14. Back. Alright to the issue of fraud. Jonathan has claimed that this is a case of legal and moral fraud on the part of Roark and Keating, in that Roark attempted to pass off his designs as "Keatings" and in doing so deprived the government of their right to refuse to work with Roark if they so choose. Jonathan uses the example of an artist who passes off his work as someone else's as an example of this type of deceit. In subsequent arguments this particular point is pretty critical as its used to essentially undermine the standing of the contract that Roark and Keating had. Jonathan says that LeRoux also claims that the contract with Roark and Keating was invalid, although for different reasons. Let's look at this aspect then. Is the withholding of information a case of fraud? legally or morally? I want to separate the legal vs moral distinction as the legal question goes to the subsequent legal justification that Jonathan and Leroux seem to think justifies in some way, the government's subsequent actions. That is, if Keating and Roark did not commit any form of legal fraud, that whole line of reasoning breaks down. If instead they committed moral fraud, but not legal fraud, one could claim Roark's actions immoral, but not illegal or criminal. Is this a case of legal fraud? Jonathan claims that Roark withheld information about his role in the design of Cortland and that Keating passed off the designs as "his" and in doing so obtained value and prevented the government from exercising their right to refuse to use designs that were designed by Roark. He then uses this example of an artist who passes off his art work as someone else's in order to sell it to someone who wouldn't have purchased it if they had known who the artist was. So let's work through this analsys. I grant that information was withheld from the government in their decision to use Roark's design. However, this in insufficient to claim legal fraud. All sorts of information is not provided to prospective clients when they make a decision about a product, both within and outside of the architectural profession without legal fraud being committed. Contrary to Jonathan's claim, a client is not usually and is not provide with a list of names that, and the architect is not obligated to provide that list. A client is not told with aesthetic decisions the owner of the firm might or might not have participated in. He is not told for instance that the owner chose a particular column, but that the interiors of the rooms were designed by employees or contractors. For it to be fraud, the information witheld must be material to the decision made. Jonathan said that Keating passed off the designs as "his". Certianly with the example of an artist we can see that there is intuitively some sort of plausibility to this sort of thinking. That is, when we buy something from an artist there is an expectation that the artist himself actually conceived the work, but most importantly that the artist himself actually executed the artistic portions of the work. For a work to be "his" the painter must have painted it, and the sculpture must have sculpted it. Even if the artists had assistants that assembled the canvas or say poured the final castings, the actual aesthetic portion of the work, in its entirely must have been executed by the artist. But does that analysis hold true for something like a building, which is the product of not a single individual, but a corporate entity? What does that mean to say that a design is "Keating's" when we're talking about the context of a company? And before I address that I want to make a clear distinction that we are not talking here about a choice about specific aesthetics or the design itself. One cannot be said to be defrauded because they didn't like the aesthetics of the work itself. Rather we are talking about the materiality of the knowledge of the authorshipof those designs. The aesthetics themselves are completely self evident in the actual physical design and in the case of Cortland there was no information withheld about the design of the building including the aesthetic components. The government knew in advance and with complete certainly what Cortland would look like. So we have Jonathan's discussion of the artist. And certainly there is some similarity between that and architecture. There are aesthetic components to a buildling. As well, those components are the result of some people making aesthetic design choices about the building. We know that some architects fancy themselves "artists" and that some clients buy specifically because of the aesthetic elements of a buildings design. But at the same time we know and are given evidence that there are also differences between works of art and works of architecture. First of all works of architecture, including the design of aesthetic elements may be cooperative efforts. That is, one person may make a design choice and another person another. We know that some architects design in whatever aesthetic style their clients want and may even let the client make aesthetic choices. We We also know that as a cooperative enterprise that there are multiple ways that various people contribute to the design. They may be employees of the firm. They may be contractors. They may be clients. All of this differs from the case of an lone painter or sculptor. So let's see if we can add some other examples of cases that draw in some of the differences as well. Here we want to look at the aesthetic components since that is still where the artist example feels like it has some plausibility. (I'm sure we all agree that someone can outsource drafting or manufacture and that is somehow not relevant to calling a design "his") I already gave the case of Apple's original design for the iPod, the aesthetic components of the iPod were designed by IDEO. Most peole don't know that, and no one would claim it's fraudulent to withhold that information. Even when Apple is specifically known for it's aesthetic designs. its certainly reasonable to consider that the product is "apple's" product. An even more start example of this comes from the story of the Porche 944. Some of you may remember this particular car, popular in the 80's. The entire car was designed and manufactured by... Volkswagon. The only thing "Porche" about the 944 was the logo that was slapped on it. This information was avialble, but generally not widely known, and Porche dealers were certainly under no obligation to tell every prospective buyer about that fact. Yet in neither case was fraud asserted. Note also that in the case of Apple, Steve Jobs is widely known to have a big say in the aesthetic design of the products Apple represents, yet somehow, his "authorship" of the product is not necessarily expected. Note that it would be no more the case if Apple was instead named "Jobs & Wozniak." In both cases, aesthetics can be said to be a critical part of the choice of the product, but where does "authorship" come in? So here we have examples of products with significant aesthetic components, like buildlings. These products are designed cooperatively, mabye not even by the company represneting them. Yet, it is NOT fraud to withhold the information about who actually participated in the design. So where does an architect and the buildings his firm designs actually fall?? The answer if we look around at the variety of firms both in real life, and as presented by Rand, is that "it depends." Some architects can certainly seem to fall more into the camp of artist, and some clearly fall into the camp of "building provider" in the same way that apple provides iPods, and Porche provides 944's. When you buy a Frank Lloyd Wright building, there is a signfiicant expectation that Wright designed the building himself. But when you go to Joe Blo Architects, and ask to have a building designed in teh Wright style, there is no expectation nor does one care that Joe Blo himself designed the product. Rather only that Jo Blo is willing to provide the product, and stand by it. In one case one might be able to make a case that the authorship of the design is important to the product in its aesthetic capcity, in another not. So it may be the context that determines the validity. So, in this case, what sort of architect is Keating, and what sort of buyer is the government? Keating designs anything you the client would like. He lets his employees make many times most if not all the aesthetic decisions. At the time of Cortland his firm has fallen from favor. No one is interested in buying a "Keating" design as a "Keating" design. Keating is hardly the sort of architect that places Frank Lloyd Wright in the category where aesthetic authorship of the design matters. What sort of architect would that be? Well, one that had a very particular aesthetic style, a unique style. One whose style is so unique that only he can add the aesthetic elements that make it so. One where neither the client nor an employee can make those decisions. That architect if it's anyone in The Fountainhead, is one like Howard Roark (ironically). So for other architects who are not "aesthetic authors", what does it mean when one says the building is his? Well, it can also mean that Keating is willing to put his firms name on the product, he will stand by the product, he will correct deficiencies in the product. These are all ways that a firm makes the producct "theirs." I submit that this the way that Apple and Porche made their products "theirs." IDEO designed the iPod, but Apple put its name on it, sold it, stood by it, and integrated it into their other products. The same is true of Porche. Given the kind of architect Keating is, cortland is most definitely "his". And there is every reasonable expectation that he will represent the design, see it built, and make sure it is build as promised. He did not withold any information to this regard. I submit that the exampe of a artist passing his work off as another's does not fit this situation. There is another way to determine this fact, and I'll return to it in a minute. And what sort of buyer was the government? Well, was aesthetic authorship their primary concern? It couldn't be. Why else would they solicit designs form any architect who would wish to submit a design? In fact one woudl reasonably claim that the government specifically would not go out of their way to get a design that was authored by a prominent "artist" style architect, because this would have increased taxpayer expense and when government does this it's generally considered wasteful spending. What was their central concern? The economics of the project. The cost efficiency of the design. How do we know this was the central overriding concern? Because we are told (when Toohey notifies Keating) that all other architects who would have submitted bids have done so, and none were able to meet the criteria of the government needs. And in regard to the cost effectiveness of Keating's design, no information was withheld about the attributes of this design in that regard. In fact, we know that the government chose it, because it did meet the economic criteria. So Keating is neither the type of architect nor is the government the type of buyer for whom authorship is material in any objective sense. However, we still know that it is reasonably possible that they would have still said no to Roark's submission had they known he authored it. This is purely a political decision and arbitary, (i.e. not based in any rational assessment of the design or Roark or Keating). But is this still enough to be fraud legally? Is it enough for the government to say, "we would have chosen otherwise, if we had only known" as Jonathan claims. The answer is: no. The fact that you might have chosen something different or even chosen not to buy had you had a particular piece of information is not sufficient to claim legal fraud. Why? A lawsuit for legal fraud requires a final element in order to have "standing" (i.e. in order to qualify as fraud). That element is: injury. You must show that you have in some way been injured or damaged by the fact that information was withheld from you. What sort of injury could the government claim in contracting with Keating to have him build Cortland with the designs he provided? The government wanted a cost effective housing project. They were given the designs for one. They were built what they were given. They have not been injured in any way. This is why it is very critical to ask why it is that the government wouldn't do business with Roark. If it is for no good reason, or for arbitrary political reasons, then legally the case will always fail the injury test. It is not legal fraud. This is exactly why it is not fraud for a Porche car dealer to withhold who manufactures the 944. You might hate Volkswogen, and would never buy one, but as long as you get a car that does what it says it does, and that Porche stands by it, the fact that your choice would have been different doesn't constitute legal fraud. So Keating's willingness to represent Roarks design does not somehow confer legal fraud. Roark is a contractor working for Keating. Keating has outsource the design to Roark, and Keating is quite willing and able to represent the design as competent, to build it, and to stand by it. This is perfectly legal. Roark did withhold information, and the government would have made a different choice if they had known, but this in no way constitutes legal fraud. (the question of moral fraud is still open) This also allows one to go back and concretize in another way why the "artist" example holds authorship as important. In the case of a work of art, or even a building designed by an architect who falls more into this "artist" category, the authorship affects the value of the work. Both the value that an artist asks for the work as well as the resale value of the work on the subsequent market. This fact means that in cases where authorship is important, we can also see that in the description of injury. That is where authorship is relevant, withholding information about authorship can be shown objectively to be injuriouis to the party, and as a result, withholding or falsifying information about authorship would be considered fraud. If a client buys a work of art from an artist, he usually pays a price comensurate with the value of that artists work, usually more than the going rate for works of similar effort. If a con man passes off his work as the work of an famous artist it is because he wants to collect the added premium that works by that artist fetch. The injury is the overpayment. Also, such a work cannot command prices on the open market if they are shown to not be by the artist claimed. This is another form of injury. So this would be an alternate way to test the assessment of whether or not a particular architect falls into that category or not. Does he charge higher fees than architects of his client base? Does he guard the aesthetics of his pieces rabidly? Do his works fetch higher than normal market prices on the open market. If so, then one has a case that falsifying the design is fraud. If not, then no, the architect falls more into the class of businessman repping a product. Hopefully I have shown that legal fraud is not an issue here. So, what of the issue of moral rather than legal. Here I think one has to agree that Roark lied and committed a moral breach. That much is obvious and clear. He helped Keating fake his reality, he removed the governments rights to make its own decisions, even arbitrary decisions. So what is important from the standpoint of evaluating the literature, in light of her philosophy which we know she was very consistent about. Well, I think two things are important. First that to really still have Roark maintain a very large "hero" status, that is breach not be too large. That is, Roark is a hero of very high integrity, but he certainly is not omniscient. For us to still retain that basic evaluation of him, he cannot have made a large obvious moral breach. Otherwise his integrity would be in question. I don't think this breach was of that large a moral proporation given his overall actionsn throughout the book. Second, he should learn from his mistakes. That is, to really remain a hero he must realize the moral errors he's committed. This he rightfully and clearly does (when he tells Keating): I think it's interesting to note that Roark sees his moral afront primarily toward Peter. He helped Peter fake reality. Relative to the damage done to Peter vs the govt this is really how the breach should be characterized. One final note, it is going to be easy for some to say that the law is not 'objective' and that's why it's not legal fraud, but it is a moral breech. They will want to say in essence that I "got off on a technicality." This all hinges on the legal idea of "injury". I believe that this idea is quite in line with objective ethics, and that it is essential to how we think about this offense both from a moral and legal perspective. That is, how serious of a moral breech it is. The law has to draw lines between what matters it will deal with and what matter it need not deal with. Many things can be immoral, but not illegal. The question is are the principles that are used to draw these lines objective. he idea of injury is most certainly in line with Objectivist principles. Why? Well, what gives rise to the idea of fraud being an example of force? The idea that just as when we are physically force, when material information it withheld we are prevented from using our rational faculty, and we need our rational faculty to survive, i.e. to flourish. When we are defrauded, while we still use the rational faculty, it has had material informaiton witheld from it, and this results in an inability to survive. That inability to survive is injury. Our decisions are poorer as a result. Our life, in that case that we our constantly defrauded, is significantly diminished. That is true in general, but it is true to more or lesser degrees depending on the level of injury. This is how we can think about rating the seriousness of the moral infraction. It is the objective way to do it, and the law uses this exact concept to separate between those cases that constitute legal fraud, even if they might constitute a moral breech. Anyway, all for now. I doubt I will give any replies the level of treatment I have here as I've already spent far more time on the discussion than any of my opponents, I'm quite sure of that; and I'm quite confident in the assessment I've given.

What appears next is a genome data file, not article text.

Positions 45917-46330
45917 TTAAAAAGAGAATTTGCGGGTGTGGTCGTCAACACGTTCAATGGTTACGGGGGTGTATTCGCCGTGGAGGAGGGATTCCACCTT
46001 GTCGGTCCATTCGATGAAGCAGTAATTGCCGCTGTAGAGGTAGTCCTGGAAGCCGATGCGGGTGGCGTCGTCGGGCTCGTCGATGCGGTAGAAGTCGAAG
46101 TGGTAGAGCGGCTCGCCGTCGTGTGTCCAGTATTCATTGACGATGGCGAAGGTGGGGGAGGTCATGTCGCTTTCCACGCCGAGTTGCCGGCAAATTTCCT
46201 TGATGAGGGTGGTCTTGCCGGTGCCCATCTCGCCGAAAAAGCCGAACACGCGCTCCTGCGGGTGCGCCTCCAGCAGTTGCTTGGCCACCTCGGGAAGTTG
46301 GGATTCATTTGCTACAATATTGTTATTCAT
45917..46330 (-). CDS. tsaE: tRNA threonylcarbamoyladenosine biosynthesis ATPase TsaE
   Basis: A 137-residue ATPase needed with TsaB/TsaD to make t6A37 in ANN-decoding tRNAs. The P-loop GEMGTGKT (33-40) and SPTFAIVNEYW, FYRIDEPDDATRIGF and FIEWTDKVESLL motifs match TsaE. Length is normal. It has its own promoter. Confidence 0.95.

15. That's not fraud. Keating actually had the rights to negotiate a contract with Roark's designs. The terms that Keating is bound to are imaterial, given that he offered terms to the government and they accepted those terms. Any party to a contract is not bound to disclose his degrees of freedom to the other party. He simply must proceed in a manner by which he is bound. There are all sorts of things that were not disclosed to the Cortland builders, and all sorts of things that are not disclosed to parties in a contract discussion. This does not constitute fraud, nor does it constitute misrepresentation. There are no false pretences here. I've already stated that. Your qualifications means that the only party which would satsify this criteria is another private party. Not at all. However, you don't get rights back free and clear, becuase part of the consitutents of a project were constructed lawfully. Cortdlant is not just the bricks or the real estate. As the building sits it is both a combination of the materials that went into it and the specific physical form in which is resides. How does this in any way change the fundamentals of the issue. What are you suggesting would be different?